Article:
What is Embodied Carbon?
“Embodied Carbon” is a term used to describe the Greenhouse Gas (GHG) emissions associated with the manufacture of products. This sometimes also includes the CO2e emissions relating to the extraction, refining, processing and transport of materials used and the transport of the finished product to first use. It is a way of articulating that every product has an associated CO2e emissions price.
Together with the GHG emissions associated with powering the device during use phase, and the carbon emissions associated with destruction at end of life, embodied carbon is part of a product’s carbon footprint.
Embodied carbon is particularly difficult to calculate for the electronics industry because the supply chain is long and complex. Some of the raw materials are very rare and are sourced in different areas of the world. They have to be shipped to the component manufacturers, who are often based in the Far East. The components are then shipped to the assembly plants, which could be in Europe and the US. The finished product then reaches the customer through long distribution channels.
This creates a problem for accurate reporting. Different manufacturers can publish different figures for embodied carbon on similar pieces of equipment. This can be because of assumptions made about component manufacture site and product assembly site. It can also relate on the Life Cycle Analysis software they use. Sometimes they also make different decisions on how to define the product (for a server, it would mean number of CPUs, grade and size of memory, type of storage) and also how they define pre-use (to distributer or retail outlet, for example).
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Taking Embodied Carbon into Account
Despite the issues around accuracy, it is helpful to recognize that every product and material has an embodied carbon cost. This will rise if it is manufactured in an area where a lot of fossil fuels are used in electricity generation and if there is a lot of transport required to deliver the product.
Therefore, making smart decisions about what you buy and how you buy it can help reduce our overall carbon footprint on a global scale. For example, purchasing local food that hasn’t been imported from overseas (producing vast quantities of carbon in air miles) cuts down on the embodied carbon of what we eat.
Furthermore, reducing how much we buy and making the most of what we have allows us to decrease how much carbon we produce. The manufacturing process is one of the most carbon-intensive in the world, and the majority of GHG emissions for many products – 75-85% for a laptop – are produced at that stage.
With this in mind, taking care to extend the lifespan of goods and repairing where possible means that fewer electronics need to be purchased and works to reduce society’s carbon footprint as a whole.
Embodied Carbon and Refurbished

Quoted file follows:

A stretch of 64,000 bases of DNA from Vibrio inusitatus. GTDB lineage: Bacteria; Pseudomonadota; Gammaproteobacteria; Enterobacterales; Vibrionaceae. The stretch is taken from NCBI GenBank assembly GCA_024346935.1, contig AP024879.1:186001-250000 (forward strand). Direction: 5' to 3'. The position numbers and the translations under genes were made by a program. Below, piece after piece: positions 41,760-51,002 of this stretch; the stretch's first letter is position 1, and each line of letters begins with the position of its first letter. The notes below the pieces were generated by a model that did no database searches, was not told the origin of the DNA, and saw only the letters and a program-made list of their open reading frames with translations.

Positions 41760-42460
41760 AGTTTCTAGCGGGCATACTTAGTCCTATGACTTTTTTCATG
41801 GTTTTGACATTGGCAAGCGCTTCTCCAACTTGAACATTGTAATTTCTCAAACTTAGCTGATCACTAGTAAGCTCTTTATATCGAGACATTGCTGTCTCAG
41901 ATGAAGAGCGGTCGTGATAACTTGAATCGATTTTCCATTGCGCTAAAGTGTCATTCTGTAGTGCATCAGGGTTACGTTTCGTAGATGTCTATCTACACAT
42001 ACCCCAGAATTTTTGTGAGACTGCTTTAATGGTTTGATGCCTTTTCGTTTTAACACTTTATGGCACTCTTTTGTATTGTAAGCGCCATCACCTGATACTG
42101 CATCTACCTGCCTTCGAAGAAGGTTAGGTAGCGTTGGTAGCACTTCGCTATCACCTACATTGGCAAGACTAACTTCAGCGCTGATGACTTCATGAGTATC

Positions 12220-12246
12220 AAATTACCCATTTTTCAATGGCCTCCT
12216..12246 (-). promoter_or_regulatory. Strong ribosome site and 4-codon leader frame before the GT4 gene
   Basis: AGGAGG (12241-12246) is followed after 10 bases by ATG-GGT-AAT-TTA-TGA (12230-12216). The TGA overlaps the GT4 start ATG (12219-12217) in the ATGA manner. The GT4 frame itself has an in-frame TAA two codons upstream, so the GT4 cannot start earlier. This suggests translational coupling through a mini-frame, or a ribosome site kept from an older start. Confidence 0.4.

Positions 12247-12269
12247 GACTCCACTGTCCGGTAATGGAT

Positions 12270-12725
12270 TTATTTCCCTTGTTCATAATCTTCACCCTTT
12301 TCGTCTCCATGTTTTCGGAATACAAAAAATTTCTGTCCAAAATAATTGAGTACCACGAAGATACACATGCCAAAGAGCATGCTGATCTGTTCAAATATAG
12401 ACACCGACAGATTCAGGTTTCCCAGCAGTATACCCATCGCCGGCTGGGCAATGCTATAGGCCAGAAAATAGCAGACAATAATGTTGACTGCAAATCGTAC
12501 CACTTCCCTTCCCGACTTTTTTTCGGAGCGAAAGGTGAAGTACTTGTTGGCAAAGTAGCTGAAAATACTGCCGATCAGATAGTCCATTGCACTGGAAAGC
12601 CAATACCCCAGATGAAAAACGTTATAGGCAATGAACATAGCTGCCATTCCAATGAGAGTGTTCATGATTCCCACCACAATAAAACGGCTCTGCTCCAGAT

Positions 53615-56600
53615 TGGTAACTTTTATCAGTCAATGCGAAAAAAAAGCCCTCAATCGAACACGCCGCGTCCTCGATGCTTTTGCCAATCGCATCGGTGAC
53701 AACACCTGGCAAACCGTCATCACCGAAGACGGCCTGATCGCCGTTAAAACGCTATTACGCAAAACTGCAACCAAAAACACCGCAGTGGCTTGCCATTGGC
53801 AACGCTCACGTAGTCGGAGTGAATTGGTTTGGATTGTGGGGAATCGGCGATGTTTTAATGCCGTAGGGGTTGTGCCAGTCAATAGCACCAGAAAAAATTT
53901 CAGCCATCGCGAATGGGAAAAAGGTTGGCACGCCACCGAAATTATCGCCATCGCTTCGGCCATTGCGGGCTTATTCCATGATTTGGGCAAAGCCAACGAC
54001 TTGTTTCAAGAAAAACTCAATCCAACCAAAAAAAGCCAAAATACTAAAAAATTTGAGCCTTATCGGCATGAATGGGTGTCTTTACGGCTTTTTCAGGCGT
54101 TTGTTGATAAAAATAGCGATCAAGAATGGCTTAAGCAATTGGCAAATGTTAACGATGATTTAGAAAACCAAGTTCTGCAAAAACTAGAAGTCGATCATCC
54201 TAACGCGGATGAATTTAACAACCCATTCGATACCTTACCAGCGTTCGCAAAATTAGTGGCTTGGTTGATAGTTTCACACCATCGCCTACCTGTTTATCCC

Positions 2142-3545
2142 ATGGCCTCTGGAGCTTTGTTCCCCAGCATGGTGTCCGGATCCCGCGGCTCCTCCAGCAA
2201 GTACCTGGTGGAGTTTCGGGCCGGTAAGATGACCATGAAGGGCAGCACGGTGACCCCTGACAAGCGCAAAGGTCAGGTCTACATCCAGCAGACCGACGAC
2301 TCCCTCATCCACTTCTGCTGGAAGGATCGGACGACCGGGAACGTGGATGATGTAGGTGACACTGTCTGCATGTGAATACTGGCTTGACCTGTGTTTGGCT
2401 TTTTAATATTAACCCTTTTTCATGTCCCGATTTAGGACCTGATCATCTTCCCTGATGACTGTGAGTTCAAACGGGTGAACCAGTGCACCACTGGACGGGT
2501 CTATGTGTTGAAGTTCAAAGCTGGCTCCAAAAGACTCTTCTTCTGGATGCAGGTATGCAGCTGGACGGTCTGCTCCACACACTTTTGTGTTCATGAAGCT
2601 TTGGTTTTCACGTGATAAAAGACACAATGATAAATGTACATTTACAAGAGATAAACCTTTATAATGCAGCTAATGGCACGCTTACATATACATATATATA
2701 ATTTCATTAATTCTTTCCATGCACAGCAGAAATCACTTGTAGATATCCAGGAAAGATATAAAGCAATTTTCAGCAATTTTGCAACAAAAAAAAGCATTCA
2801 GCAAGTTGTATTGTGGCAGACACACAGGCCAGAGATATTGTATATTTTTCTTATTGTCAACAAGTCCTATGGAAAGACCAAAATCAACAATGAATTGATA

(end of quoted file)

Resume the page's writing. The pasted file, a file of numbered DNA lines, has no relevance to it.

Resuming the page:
The technology industry is one of the biggest contributors to carbon production. For example, the carbon footprint for the manufacturing of cellphones is equal to that of the Philippines (a country with over 100 million people) every year.
However, if we work to extend the lifespan of technology through refurbishment, reuse, repair, and eventually recycling, we can slow the global consumption of technology and the overall carbon footprint of the industry as a whole.
For example, if we had extended the lifespan of every cellphone sold in 2018 by using them for 1/3 longer, we would have prevented GHG emissions equal to the annual production of Ireland. As sales of cellphones increase year on year, this potential saving is also growing.
We have spent hours dedicated to the research of the embodied carbon cost of electronics and enterprise grade IT hardware. By delving into hundreds of studies and analysis reports, we are now able to identify the embodied carbon cost of purchasing new devices and how much can be saved if we reuse old devices instead.
The average laptop contains around 280 kg of embodied CO2e, while a server contains around 922 kg CO2e. Refurbishment extends the lifespan of devices that may have otherwise ended up in landfill prematurely and decreases demand for the manufacturing of new devices; for every refurbished device sold, one fewer has to be manufactured.
Refurbished products can be acquired in many different industries (although you may want to avoid refurbished food!). Exploring refurbished or second-hand in the clothing, car, furniture, or housing markets can also work to reduce the world’s carbon footprint.
Techbuyer Sustainable IT Solutions
Techbuyer is a global provider of sustainable IT solutions and, as such, we are dedicated to improving the impact of technology on our planet. We offer new and high-quality refurbished IT solutions, as well as product lifespan extension services for your hardware and secure IT disposal to provide an end-to-end solution for your technology. Get in touch to find out what we can do for you or your business or learn more about our sustainable IT solutions.